- Bitcoin higher by almost 10% on the day; back above $7000
- DE30 recovers from 6-week low into the European close
- Oil moves off fortnightly lows despite DOE build
- Mixed data from US fails to support USD gains
- GBP little changed after employment data beat
Bitcoin has enjoyed a second strong day of gains this week as the cryptocurrency looks to recoup lat week’s sizable declines. The rise comes despite DBS, one of the largest banks in Asia, said that it sees Bitcoin as a bit of a pyramid scheme. What’s more David Gledhill being chief information officer and head of technology and operations at DBS said that Bitcoin transactions are incredibly expensive and all the fees are hidden through the crypto-mechanisms, hence therefore he doesn’t think DBS being in that game right now it’s going to create a competitive advantage for the bank.
The recovery from the weekend low has been all the more impressive considering its speed. The majority of the declines have now been recouped and the time taken to move back above the 61.8% fib of the decline has been far shorter than the time taken to reach this level in previous drops seen back in June and September. A sign of the rampant demand for Bitcoin can be seen in Zimbabwe where the market price has hit a high of $13,499 amidst political turmoil and a shortage of hard currency.
It’s been a volatile day for DE30 traders with the market falling this morning to its lowest level in 6 weeks. Price breached potentially key support at 12912 but a bounce heading into the cash close could see the daily candle end above this level. The US500 was also under pressure early on but has also managed to rise throughout the afternoon session.
The weekly DOE inventories release has seen another build in the headline reading with a print of +1.9M following last week’s +2.2M. This number is a clear negative when compared to the consensus forecast for a decline of 2.1M, but relative to last night’s API figure of +6.5M it appears to be not quite so bad. The inconclusive nature of the report can be seen in the immediate market reaction with price experiencing some wild swings and briefly falling back towards its lowest level in a fortnight before attempting to surge higher.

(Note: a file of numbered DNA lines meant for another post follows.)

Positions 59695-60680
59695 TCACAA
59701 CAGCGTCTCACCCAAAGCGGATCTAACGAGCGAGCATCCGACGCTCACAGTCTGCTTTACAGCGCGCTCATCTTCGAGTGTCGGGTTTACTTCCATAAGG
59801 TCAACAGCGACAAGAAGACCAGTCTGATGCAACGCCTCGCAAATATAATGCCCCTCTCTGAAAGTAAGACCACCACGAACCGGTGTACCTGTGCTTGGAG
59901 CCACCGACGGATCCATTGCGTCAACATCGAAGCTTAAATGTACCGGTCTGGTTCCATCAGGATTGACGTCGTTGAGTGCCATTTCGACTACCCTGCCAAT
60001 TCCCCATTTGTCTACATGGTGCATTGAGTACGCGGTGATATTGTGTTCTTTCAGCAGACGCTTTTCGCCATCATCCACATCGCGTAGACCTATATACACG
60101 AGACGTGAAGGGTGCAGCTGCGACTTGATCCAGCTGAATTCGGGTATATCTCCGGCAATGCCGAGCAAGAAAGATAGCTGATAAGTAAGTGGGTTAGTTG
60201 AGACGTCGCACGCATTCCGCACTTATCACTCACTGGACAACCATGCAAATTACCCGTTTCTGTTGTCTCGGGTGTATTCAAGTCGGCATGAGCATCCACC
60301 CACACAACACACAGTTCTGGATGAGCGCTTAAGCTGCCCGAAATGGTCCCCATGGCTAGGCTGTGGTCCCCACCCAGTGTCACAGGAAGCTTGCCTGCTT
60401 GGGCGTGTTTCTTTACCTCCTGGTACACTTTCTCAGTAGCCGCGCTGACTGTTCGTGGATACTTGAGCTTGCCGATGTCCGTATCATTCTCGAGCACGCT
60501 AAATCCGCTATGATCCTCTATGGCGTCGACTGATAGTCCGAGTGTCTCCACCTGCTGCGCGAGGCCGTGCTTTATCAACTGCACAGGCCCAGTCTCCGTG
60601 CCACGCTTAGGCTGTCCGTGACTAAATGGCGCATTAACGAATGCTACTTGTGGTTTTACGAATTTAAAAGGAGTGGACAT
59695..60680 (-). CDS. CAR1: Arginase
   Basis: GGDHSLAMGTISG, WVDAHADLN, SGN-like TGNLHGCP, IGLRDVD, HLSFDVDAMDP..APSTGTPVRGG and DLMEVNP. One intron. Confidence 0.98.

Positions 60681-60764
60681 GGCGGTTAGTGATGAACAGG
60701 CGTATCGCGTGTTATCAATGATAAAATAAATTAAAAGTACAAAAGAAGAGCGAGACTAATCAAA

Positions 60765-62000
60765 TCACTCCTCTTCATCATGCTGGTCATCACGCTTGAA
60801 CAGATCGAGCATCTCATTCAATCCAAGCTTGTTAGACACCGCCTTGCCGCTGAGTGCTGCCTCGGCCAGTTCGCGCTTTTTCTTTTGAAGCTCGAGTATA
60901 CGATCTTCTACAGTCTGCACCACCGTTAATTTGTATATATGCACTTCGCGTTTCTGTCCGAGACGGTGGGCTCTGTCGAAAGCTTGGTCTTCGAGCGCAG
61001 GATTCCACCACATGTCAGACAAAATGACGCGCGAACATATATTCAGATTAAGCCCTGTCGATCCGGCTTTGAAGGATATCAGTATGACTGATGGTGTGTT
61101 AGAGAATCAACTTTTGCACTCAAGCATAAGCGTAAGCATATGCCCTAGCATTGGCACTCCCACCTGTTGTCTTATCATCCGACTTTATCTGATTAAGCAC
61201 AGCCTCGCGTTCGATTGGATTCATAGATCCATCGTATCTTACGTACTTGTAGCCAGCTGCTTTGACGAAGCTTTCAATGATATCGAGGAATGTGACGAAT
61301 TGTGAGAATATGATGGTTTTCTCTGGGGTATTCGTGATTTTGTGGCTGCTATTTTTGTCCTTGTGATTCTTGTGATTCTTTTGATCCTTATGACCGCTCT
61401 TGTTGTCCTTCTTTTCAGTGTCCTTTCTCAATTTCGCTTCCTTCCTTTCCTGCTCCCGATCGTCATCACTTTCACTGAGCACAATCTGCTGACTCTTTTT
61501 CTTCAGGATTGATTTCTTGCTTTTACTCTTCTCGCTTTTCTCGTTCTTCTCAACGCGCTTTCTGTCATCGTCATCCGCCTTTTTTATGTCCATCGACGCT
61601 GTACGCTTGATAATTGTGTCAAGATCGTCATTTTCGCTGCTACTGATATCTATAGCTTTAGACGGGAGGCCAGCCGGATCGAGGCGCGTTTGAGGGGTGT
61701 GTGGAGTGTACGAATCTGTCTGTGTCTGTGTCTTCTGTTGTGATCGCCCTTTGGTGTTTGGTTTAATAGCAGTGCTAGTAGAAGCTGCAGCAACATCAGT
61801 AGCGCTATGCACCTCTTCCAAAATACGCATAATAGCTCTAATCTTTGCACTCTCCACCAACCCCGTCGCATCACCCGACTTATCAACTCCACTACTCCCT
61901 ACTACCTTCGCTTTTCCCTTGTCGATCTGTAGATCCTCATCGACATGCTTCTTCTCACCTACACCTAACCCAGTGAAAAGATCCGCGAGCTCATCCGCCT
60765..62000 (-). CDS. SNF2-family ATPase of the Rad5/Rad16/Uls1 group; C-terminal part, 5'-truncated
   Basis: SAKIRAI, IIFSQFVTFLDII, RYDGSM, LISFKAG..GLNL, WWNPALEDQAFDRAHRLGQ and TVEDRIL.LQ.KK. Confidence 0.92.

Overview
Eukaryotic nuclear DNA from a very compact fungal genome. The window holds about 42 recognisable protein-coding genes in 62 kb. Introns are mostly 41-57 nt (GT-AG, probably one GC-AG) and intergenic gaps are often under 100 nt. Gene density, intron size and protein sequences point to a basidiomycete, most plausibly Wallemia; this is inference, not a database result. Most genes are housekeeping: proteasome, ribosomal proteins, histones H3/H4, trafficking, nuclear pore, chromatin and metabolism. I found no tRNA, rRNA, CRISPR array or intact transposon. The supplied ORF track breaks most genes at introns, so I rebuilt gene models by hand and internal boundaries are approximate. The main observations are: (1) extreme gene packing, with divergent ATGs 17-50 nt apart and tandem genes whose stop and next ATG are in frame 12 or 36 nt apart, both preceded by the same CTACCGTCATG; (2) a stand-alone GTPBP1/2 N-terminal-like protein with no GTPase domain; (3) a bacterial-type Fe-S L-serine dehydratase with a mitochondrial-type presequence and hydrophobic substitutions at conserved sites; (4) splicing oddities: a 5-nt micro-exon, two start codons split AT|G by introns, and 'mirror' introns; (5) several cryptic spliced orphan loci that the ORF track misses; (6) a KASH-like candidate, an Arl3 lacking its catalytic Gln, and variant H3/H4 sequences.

A spate of US data has failed to lift the US dollar, with the latest CPI and retail sales figures form the world’s largest economy coming in broadly inline with forecasts. The USD index has experienced some pretty severe technical damage this week with the market breaking a rising trendline going back to the September low and also moving back below the neckline of a possible inverse head and shoulders. The market has recovered a little but remains vulnerable to further declines.
Wage growth in the UK economy accelerated in the third quarter while the jobless rate managed to stay at its 42-year low though employment shrank quite unexpectedly. Nonetheless irrespective of fairly upbeat readings the British pound hasn’t benefited on balance it’s moved lower afterwards. The currency stabilised throughout the session and trades little changed as the European traders call it a day.